There are many little things, beyond the basic expected duties, that hospice caregivers do for their patients/families. Below are just a couple of small examples (of many) that I saw with respect to my mom, that in the greater scheme of things seem so simple but actually meant the world to me and my sisters.
As I mentioned, my mother had dementia and died in June 2017 – she stopped eating/drinking because food didn’t “taste good” to her anymore. In the final year of life, mom’s mind deteriorated rapidly. By the last couple of months, she had no true knowledge of who my sisters and I were. Her mind was gone and the words she could get out, were an absolute struggle. Mom had always been a huge dog lover and missed her dog, Sophia, a 3-legged American Eskimo, immensely. One day she managed to express to me her worry that her current two dogs – stuffed animals we gave her that she always carried with her – had neither eaten, nor been walked. I could tell this was causing her significant anxiety. I explained that her (stuffed) dogs were different from her Sophia because these dogs were extra special and only ate air and therefore didn’t require real food nor walks. Her childlike mind happily accepted my explanation – albeit temporarily. When she became anxious and again expressed concern about her dogs to hospice staff, they kindly reiterated my silly little dog-eating-air story, and she would relax. They understood her pestering and anxious childlike mind but of course always treated her with dignity and respect.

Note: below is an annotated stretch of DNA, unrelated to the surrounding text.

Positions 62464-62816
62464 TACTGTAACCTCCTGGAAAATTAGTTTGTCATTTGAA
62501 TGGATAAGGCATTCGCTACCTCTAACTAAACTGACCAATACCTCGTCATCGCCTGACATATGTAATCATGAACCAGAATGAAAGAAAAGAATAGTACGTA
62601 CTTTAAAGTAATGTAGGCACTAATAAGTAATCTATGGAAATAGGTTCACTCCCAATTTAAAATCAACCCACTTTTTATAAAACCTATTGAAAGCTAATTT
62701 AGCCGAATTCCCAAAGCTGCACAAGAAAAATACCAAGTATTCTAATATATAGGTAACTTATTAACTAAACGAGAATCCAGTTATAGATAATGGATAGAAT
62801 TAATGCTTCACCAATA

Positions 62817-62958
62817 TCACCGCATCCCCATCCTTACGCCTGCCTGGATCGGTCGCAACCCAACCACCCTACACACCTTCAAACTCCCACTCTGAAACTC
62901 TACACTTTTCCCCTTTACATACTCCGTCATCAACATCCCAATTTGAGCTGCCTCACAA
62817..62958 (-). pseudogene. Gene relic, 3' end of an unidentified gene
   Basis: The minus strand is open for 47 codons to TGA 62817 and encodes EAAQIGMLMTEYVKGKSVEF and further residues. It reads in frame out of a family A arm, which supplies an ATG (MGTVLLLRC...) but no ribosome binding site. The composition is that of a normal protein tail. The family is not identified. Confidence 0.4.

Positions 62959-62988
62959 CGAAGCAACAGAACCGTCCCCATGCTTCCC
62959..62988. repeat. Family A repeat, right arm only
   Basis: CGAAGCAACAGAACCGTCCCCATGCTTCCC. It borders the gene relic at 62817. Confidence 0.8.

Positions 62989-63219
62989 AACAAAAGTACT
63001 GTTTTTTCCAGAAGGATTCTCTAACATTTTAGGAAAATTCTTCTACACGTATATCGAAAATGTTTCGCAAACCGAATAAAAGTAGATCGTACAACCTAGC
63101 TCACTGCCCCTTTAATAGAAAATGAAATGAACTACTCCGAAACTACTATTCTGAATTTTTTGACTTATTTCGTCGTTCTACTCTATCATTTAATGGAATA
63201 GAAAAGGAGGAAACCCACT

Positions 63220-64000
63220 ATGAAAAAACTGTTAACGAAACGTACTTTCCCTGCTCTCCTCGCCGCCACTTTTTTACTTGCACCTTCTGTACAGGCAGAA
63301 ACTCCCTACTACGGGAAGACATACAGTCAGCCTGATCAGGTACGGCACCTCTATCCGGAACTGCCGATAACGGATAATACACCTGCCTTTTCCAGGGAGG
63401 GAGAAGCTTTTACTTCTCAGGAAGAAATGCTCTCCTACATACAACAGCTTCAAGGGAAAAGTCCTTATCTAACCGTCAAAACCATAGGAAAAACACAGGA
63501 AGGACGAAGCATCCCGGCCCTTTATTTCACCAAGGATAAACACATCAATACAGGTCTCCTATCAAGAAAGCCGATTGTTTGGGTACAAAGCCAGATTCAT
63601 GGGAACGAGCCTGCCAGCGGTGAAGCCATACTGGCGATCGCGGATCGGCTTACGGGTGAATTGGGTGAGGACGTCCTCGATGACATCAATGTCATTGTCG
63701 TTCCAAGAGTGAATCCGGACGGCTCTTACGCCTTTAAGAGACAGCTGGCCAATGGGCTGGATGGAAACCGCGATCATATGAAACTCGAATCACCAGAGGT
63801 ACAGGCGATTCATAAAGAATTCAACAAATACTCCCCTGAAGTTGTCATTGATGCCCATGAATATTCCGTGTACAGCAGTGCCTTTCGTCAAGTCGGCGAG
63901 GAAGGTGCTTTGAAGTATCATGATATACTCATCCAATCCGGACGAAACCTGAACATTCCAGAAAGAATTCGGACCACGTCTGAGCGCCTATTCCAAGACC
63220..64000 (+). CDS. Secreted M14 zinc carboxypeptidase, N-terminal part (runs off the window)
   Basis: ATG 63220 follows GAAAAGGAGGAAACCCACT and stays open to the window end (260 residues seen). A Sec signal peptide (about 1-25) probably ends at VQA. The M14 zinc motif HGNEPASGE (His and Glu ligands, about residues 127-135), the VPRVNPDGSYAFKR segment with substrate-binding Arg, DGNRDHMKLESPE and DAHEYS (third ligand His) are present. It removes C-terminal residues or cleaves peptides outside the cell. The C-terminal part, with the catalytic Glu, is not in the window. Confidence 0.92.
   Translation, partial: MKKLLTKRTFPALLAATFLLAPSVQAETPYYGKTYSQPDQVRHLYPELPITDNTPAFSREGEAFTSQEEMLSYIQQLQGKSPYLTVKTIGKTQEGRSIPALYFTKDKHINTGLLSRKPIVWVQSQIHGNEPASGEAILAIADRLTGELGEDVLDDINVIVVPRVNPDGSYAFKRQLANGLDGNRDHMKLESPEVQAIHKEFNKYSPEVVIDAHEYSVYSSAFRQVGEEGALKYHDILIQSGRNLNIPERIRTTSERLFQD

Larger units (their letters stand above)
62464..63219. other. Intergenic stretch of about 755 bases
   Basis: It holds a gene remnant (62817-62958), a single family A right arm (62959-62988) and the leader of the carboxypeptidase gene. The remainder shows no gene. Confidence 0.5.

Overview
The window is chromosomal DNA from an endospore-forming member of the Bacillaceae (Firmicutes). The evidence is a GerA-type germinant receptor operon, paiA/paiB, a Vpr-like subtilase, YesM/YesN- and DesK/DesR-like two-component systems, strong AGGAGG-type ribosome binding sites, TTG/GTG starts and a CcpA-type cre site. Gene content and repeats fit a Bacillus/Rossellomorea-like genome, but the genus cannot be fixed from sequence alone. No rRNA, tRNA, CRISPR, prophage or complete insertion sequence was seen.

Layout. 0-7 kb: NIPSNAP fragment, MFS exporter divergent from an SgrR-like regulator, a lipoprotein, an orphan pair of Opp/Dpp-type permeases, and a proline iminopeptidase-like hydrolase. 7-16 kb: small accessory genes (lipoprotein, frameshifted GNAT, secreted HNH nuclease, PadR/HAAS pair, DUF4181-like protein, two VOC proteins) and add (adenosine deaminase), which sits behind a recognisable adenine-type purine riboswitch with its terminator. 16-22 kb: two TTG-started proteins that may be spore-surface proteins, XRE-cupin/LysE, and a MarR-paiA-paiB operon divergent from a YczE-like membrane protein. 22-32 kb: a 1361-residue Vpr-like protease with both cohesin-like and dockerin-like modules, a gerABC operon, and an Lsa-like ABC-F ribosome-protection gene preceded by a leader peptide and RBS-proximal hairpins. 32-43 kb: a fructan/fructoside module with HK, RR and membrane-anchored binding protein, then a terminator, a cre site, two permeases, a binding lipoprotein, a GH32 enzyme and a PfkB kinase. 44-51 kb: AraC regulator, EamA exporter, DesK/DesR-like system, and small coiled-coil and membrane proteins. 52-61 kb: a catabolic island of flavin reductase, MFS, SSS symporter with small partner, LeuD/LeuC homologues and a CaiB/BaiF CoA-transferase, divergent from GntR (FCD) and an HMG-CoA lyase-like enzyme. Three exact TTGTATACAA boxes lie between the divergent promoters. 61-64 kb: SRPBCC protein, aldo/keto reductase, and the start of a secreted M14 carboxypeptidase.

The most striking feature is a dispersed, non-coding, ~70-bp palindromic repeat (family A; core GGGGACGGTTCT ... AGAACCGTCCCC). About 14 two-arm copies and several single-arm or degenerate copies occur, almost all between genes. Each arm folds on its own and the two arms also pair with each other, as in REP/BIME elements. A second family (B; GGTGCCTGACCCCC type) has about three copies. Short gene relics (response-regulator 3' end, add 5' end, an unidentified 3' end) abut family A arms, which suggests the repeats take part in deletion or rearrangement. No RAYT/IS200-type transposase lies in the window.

As one of seven children, all daughters, my mother came from a very musical family. Back in her day of no TV
or online streaming, singing by the piano and along with the radio was the activity of choice for families in the evenings. My sisters and I were also raised with lots of singing and piano lessons, clarinet, and flute lessons and oy, I even attempted the French Horn, albeit very briefly because I realized I had zero talent for it, it most definitely did not impress the boys and it was heavy as hell to lug around!
When my mother went into hospice care, my two sisters and I made a play list of her favorite songs including some by Glen Miller, Frank Sinatra and Steve & Eydie Gormé* and set up an old iPod in her room on repeat. Even while my mother was sleeping and though she couldn’t remember words nor even speak, she did remember music and would move her fingers and toes to the rhythm. We asked the hospice staff to keep the music playing 24/7 and they did so without fail, and likewise, my mom’s fingers and toes continued to move and kept beat to the music.
On the day my mother died, my sisters and I were able to by her side. We held her hands and stroked her beautiful, silky white hair and whispered “I love you’s” while the wonderful Nat King Cole serenaded her one last time.